When Madeline Joell was growing up in Bermuda, she never could have imagined her career path, which has led from a hotel reservation desk to an executive office in a global insurance firm.
Her professional development mirrors that of this ocean outpost.
For decades, Bermuda's 22 square miles have basked under the tropical sun of tourism.
But, especially in the last 10 years, this fishhook-shaped string of islands has become a major angler in global business.
Now Bermuda means international banking as well as pink sand beaches; reinsurance as well as golf, tennis, and scuba diving; a growing stock exchange as well as pastel houses with ridged, rain-gathering roofs.
International business contributes as much foreign currency to the nation's economy - about $500 million - as does tourism. Of Bermuda's 34,000 workers, about 10 percent are in global business.
Moreover, business activity stands to benefit from the impending transfer of Hong Kong to Chinese rule in 1997. The transition is motivating many Hong Kong companies to establish Bermuda ties.
"Some 45 percent of companies on the Hong Kong Stock Exchange are registered in Bermuda," says Finance Minister E. Grant Gibbons. The two islands share British law and accounting practices. With 500 employees in Hong Kong, the privately owned Bank of Bermuda is encouraging Hong Kong companies to list also on the Bermuda Stock Exchange. What's more, individuals in Hong Kong are setting up private accounts to secure personal assets.
Bermuda's most prominent financial sector, however, is insurance. The island is a world leader in this area.
"This is a thriving industry, very much on a growth curve," says Ms. Joell, who is vice president of marketing at ACE Insurance Company, a top provider of high-level excess-liability insurance. Since the mid-1970s, the number of Bermuda-based insurance and reinsurance companies has tripled to 1,400.
Faced with stiff competition for tourist dollars, the island is determined to maintain its high living standards. Unlike the Caribbean islands to the south, Bermuda boasts a large middle class, high per-capita income of nearly $33,000, and a low unemployment rate of about 4 percent, says Finance Minister Gibbons.
Recently, both of this economy's "two pillars" have launched advertising campaigns.
The global-business sector, for now, is forging ahead more steadily than tourism. In addition to insurance, the island is home to mutual funds, individual and institutional trusts, foreign-sales corporations (tax-sheltered subsidiaries of US exporters), banks, and firms that lease and register aircraft or ships.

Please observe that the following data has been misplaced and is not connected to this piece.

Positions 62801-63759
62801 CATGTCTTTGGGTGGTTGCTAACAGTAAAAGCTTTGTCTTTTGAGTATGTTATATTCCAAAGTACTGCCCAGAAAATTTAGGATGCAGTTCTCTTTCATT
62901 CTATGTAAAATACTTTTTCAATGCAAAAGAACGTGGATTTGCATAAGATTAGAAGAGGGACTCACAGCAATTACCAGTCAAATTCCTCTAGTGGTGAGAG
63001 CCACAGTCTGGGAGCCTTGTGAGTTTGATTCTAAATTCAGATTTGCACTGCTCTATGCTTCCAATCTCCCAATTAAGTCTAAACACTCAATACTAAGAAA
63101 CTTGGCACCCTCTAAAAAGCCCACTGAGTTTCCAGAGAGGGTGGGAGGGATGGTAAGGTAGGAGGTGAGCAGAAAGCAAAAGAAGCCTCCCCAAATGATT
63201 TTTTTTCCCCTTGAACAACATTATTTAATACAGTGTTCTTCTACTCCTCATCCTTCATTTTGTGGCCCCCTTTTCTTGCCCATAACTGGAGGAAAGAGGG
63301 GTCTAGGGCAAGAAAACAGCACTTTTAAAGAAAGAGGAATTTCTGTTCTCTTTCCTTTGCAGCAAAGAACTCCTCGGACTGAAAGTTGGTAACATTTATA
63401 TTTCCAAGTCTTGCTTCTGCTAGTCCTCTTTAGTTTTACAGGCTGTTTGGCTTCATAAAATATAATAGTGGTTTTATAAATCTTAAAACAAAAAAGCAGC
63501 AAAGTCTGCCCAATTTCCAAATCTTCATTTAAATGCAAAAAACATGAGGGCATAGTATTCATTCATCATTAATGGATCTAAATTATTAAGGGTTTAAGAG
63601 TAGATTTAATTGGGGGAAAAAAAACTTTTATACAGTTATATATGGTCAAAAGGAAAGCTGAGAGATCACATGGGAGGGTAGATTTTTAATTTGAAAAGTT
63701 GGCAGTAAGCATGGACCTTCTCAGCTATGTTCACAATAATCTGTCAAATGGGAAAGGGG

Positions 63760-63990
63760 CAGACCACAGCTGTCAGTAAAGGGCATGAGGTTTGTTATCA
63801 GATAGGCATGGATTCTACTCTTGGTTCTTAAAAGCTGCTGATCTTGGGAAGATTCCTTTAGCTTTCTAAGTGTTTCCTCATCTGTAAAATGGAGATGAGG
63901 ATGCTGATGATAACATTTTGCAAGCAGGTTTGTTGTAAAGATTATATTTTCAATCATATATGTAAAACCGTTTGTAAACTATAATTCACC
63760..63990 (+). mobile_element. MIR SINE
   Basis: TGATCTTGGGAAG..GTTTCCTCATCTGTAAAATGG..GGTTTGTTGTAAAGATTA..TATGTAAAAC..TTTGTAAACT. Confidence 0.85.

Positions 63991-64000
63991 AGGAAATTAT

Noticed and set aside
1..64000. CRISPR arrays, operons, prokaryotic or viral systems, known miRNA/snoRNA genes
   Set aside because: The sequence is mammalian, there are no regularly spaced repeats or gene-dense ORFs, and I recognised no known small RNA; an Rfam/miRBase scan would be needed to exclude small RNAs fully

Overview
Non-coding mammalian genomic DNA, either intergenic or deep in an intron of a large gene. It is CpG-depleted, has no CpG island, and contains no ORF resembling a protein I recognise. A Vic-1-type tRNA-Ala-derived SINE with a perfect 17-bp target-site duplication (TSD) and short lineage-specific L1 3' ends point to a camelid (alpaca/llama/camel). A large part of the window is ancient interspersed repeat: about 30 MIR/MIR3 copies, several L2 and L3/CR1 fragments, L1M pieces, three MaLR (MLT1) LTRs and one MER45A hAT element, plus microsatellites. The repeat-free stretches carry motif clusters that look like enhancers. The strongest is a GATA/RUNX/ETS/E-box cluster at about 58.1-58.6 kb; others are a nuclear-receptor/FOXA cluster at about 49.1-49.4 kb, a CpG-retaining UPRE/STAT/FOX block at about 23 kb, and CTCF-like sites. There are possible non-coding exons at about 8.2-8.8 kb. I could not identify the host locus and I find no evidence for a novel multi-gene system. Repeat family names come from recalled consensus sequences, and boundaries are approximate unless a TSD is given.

But "unless tourism is robust, we can't attract international business," says Wendy Davis Johnson, executive director of the Bermuda International Business Association, a marketing and lobbying group representing 40 companies.
In addition to the Hong Kong connection, business and government leaders here point to several advantages Bermuda offers as an "offshore" jurisdiction (whose legal environment is designed to attract foreign financial business):
Political stability. This is the second-oldest parliamentary democracy, after England. It has AA credit ratings from Moody's Investors Service and Standard & Poor's Corp.
Bermuda also chose, in a 1995 referendum on independence, to retain its 400-year status as a British colony. The 3-to-1 vote pleased business interests, which see the connection providing both security and enhanced access to an important British market.
Infrastructure. The island has skilled legal, accounting, and bank professionals. Advanced communications technology, including fiber-optic links to Europe and America, supports the world's highest telephone usage per capita, Gibbons says. Airline and hotel services are exceptional. And Hamilton even has parallel streets.
Tax advantages. Bermuda imposes no stamp duties or capital-gains or income taxes - a policy set to continue at least to 2016.
Developable land. The closing of US, Canadian, and British military bases is returning 10 percent of the island's land mass to Bermuda control. Premier David Saul calls it "the biggest boon of the century."
Offsetting the loss of 500 jobs and $50 million in foreign currency, he explains, is 900 acres of land that can be developed for recreation, or new industries. Potentially, 3,000 new jobs could result.
"Electronic data deposits and telecommunications are likely to be winners," Mr. Saul predicts, offering a potential "third pillar" to Bermuda's economy.
Regulation. "There is sometimes a sense that offshore centers are not always careful, so it is very important to us to know our customers and provide an environment that is credible and first-rate," Gibbons says.
"Those in the business," says Premier Saul, "have more than a passing interest that the legislation is tough and rigorous. We now have an insurance business that rivals, and complements, New York and London."
Brian Hall, chairman of a government-appointed insurance advisory commission, says regulations are now both credible and flexible.